Assurance of Reward

Trustworthy Sayings  •  Sermon  •  Submitted   •  Presented   •  31:48
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We are in the midst of a series on Paul’s trustworthy sayings.
The first in 1 Timothy 1:15 told us that “Jesus came to save the sinners.”
The second in 1 Timothy 4:9 was the saying that spiritual exercise is beneficial as we live a godly lifestyle.
Remember we skipped the one found is 1 Timothy 3:1 concerning church leadership.
Today we’ll look at the third on found in 2 Timothy 2:11-13
2 Timothy 2:11–13 CSB
11 This saying is trustworthy: For if we died with him, we will also live with him; 12 if we endure, we will also reign with him; if we deny him, he will also deny us; 13 if we are faithless, he remains faithful, for he cannot deny himself.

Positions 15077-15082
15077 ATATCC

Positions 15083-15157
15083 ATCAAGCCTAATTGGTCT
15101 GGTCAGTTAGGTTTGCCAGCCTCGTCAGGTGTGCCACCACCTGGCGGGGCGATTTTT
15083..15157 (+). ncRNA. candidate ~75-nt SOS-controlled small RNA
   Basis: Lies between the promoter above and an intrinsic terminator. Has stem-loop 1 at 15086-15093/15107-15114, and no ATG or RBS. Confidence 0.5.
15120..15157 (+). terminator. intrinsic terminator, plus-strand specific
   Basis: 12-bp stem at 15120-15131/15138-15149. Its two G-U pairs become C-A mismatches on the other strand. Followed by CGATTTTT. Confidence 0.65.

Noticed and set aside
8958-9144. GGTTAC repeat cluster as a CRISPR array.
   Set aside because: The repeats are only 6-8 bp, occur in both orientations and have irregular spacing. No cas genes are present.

Paul is encouraging Timothy to stay strong in the grace of Christ Jesus in verse 8.
He uses examples of a soldier, athlete, and a farmer to show that all the hard work they put in brings a reward.
Enduring all the hardships, trials, and persecution is tied to remembering Jesus who rose from the dead.
Paul shares that it is for the gospel that he has suffered to the point he is now a criminal in prison.
Even though he can’t get out to preach, the word of God is not bound by chains.
He endures all the suffering for the elect, those who believe the gospel he brought to them.
His endurance provided an example to Timothy and the others to follow.

The Trustworthy Saying

Beginning in verse 11, we find the trustworthy saying.
Remember this formula means “Listen up” or “Pay attention.”
These verses were probably an early Christian hymn or a quotation used in a Christian ceremony.
Some even believe that Paul may have been the author.
But he does give us, under the inspiration of the Holy Spirit, another one of the early hymns of the church.
This saying is affirming that it is faith in Jesus Christ that gives us the victory and the ability to endure the sufferings.